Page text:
Shining glowing people

2 minute read

Sarah-Kate Templeton of the London Times has reported that a Cornell University group created a genetically-modified human embryo:

The Cornell team, led by Nikica Zaninovic, used a virus to add a gene, a green fluorescent protein, to an embryo left over from in vitro fertilisation.
The research was presented at a meeting of the American Society of Reproductive Medicine last year but details have emerged only after the HFEA highlighted the work in a review of the technology.
Zaninovic pointed out that in order to be sure that the new gene had been inserted and the embryo had been genetically modified, scientists would ideally need to grow the embryo and carry out further tests.
The Cornell team did not have permission to allow the embryo to progress, however.

Another article about the work appears in the New York Times by writer Andrew Pollack:

But the researchers, at Cornell University, say they used an abnormal embryo that could never have turned into a baby.
"This particular piece of work was done on an embryo that was never going to be viable," said Dr. Zev Rosenwaks, director of the Center for Reproductive Medicine and Infertility at NewYork-Presbyterian/Weill Cornell hospital. He said the purpose of the work was stem cell research.
That did not stop some from criticizing the work, saying that the techniques being developed could be used by others to create babies with genes modified to make them smarter, taller, more athletic or better looking. They also said there should have been more public discussion.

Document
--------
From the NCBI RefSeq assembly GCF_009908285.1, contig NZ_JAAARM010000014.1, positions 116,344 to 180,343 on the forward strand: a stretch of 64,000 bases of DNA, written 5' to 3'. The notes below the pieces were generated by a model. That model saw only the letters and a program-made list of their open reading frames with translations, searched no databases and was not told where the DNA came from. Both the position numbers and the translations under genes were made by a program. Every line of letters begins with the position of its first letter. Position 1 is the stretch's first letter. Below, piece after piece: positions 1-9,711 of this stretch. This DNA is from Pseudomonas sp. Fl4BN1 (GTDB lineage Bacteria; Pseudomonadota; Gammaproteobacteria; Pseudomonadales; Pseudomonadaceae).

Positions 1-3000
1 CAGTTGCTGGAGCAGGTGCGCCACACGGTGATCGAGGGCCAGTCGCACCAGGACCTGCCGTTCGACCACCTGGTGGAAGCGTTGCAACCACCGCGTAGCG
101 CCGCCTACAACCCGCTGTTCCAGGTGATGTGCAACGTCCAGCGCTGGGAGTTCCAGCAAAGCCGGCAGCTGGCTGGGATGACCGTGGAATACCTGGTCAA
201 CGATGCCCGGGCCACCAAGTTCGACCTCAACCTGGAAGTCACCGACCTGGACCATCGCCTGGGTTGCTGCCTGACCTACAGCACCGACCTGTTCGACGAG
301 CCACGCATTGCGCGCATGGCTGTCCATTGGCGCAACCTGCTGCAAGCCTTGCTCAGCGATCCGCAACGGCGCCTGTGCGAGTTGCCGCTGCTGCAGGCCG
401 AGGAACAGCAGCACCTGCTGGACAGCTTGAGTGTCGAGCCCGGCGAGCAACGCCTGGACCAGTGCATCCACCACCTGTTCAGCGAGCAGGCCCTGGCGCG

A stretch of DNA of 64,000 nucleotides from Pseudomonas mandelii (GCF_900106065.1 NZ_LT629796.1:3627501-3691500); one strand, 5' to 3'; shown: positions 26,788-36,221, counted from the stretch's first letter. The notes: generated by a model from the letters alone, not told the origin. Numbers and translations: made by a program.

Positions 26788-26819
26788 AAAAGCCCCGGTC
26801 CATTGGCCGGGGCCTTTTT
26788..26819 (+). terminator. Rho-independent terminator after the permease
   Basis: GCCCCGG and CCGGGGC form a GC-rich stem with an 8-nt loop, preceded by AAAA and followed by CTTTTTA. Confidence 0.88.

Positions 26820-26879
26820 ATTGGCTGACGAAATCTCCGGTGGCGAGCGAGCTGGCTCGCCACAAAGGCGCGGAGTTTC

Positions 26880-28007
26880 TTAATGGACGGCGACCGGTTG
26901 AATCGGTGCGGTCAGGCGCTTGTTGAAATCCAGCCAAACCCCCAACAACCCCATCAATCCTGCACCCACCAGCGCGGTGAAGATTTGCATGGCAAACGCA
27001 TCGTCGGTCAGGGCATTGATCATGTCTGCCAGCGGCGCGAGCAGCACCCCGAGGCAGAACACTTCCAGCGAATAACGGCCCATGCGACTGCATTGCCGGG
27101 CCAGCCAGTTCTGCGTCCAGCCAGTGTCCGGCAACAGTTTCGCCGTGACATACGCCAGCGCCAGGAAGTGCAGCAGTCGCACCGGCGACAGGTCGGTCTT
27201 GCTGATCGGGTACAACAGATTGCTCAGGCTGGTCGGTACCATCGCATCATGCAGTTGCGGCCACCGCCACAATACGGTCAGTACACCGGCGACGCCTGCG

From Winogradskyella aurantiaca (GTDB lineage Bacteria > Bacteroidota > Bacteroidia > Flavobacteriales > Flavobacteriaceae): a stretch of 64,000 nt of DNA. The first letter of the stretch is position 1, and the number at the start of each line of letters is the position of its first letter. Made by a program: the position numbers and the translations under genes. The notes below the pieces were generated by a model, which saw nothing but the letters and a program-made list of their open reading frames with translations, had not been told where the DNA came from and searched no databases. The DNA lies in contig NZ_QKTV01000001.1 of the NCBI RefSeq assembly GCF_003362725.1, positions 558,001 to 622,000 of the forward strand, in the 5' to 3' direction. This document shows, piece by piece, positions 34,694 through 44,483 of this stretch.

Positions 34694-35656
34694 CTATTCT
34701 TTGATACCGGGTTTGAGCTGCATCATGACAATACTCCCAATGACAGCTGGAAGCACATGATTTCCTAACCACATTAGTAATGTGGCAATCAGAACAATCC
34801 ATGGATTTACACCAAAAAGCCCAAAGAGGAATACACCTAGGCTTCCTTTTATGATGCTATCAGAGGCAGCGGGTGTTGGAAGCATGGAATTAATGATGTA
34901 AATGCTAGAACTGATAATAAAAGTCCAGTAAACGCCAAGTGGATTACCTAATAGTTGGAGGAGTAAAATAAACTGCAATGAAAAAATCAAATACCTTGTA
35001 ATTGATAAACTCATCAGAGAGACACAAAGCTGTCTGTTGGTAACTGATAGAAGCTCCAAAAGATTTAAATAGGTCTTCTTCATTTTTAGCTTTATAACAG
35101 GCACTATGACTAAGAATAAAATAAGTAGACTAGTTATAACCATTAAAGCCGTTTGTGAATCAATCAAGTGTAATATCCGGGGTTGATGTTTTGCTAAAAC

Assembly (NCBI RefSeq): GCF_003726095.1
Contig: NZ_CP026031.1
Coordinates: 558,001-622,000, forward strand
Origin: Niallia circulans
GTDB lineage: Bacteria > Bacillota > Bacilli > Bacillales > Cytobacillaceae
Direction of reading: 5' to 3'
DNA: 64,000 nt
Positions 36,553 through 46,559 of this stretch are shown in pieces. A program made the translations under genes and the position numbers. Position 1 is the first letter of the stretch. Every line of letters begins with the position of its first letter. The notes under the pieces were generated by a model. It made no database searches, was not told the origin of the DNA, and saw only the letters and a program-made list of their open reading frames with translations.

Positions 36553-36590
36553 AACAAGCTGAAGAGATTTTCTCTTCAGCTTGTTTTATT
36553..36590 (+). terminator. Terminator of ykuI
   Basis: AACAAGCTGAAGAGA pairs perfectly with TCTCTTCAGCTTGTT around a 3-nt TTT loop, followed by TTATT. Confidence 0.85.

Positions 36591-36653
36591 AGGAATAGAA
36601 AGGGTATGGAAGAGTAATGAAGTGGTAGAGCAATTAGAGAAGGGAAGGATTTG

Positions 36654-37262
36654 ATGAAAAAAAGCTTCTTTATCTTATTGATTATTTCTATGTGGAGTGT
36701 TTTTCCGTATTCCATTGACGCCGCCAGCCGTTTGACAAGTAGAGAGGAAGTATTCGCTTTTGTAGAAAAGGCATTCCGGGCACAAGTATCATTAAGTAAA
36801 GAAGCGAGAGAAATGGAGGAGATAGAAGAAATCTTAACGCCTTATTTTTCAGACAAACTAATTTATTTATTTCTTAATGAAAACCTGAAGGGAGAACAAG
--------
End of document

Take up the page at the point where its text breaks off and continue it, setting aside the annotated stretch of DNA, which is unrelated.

"It's an important ethical boundary that scientists have been observing," said Marcy Darnovsky, associate director of the Center for Genetics and Society, a watchdog group in Oakland, Calif. "These scientists, on their own, decided to step over that boundary with no public discussion."

I don't really have any comments, but I wanted to point to these stories because I've been teaching a class that addresses these issues. Also, it strikes me that the opposition is poorly stated -- expressing an aversion to "smarter, taller, more athletic or better looking" children doesn't make much sense on its face.

One possible interpretation, that people may be forced to use such technologies if they want their children to remain competitive (the "private school" problem) won't carry much weight with most people, who don't feel such pressure now despite the many ways that people may invest in their children. Another, that such technologies may have "unforeseen side effects" (that is, the Frankenstein problem) doesn't argue against the technologies in general, it merely suggests an appropriate amount of caution.

Anyway, this discussion demands a longer post, and I just wanted to point to these articles.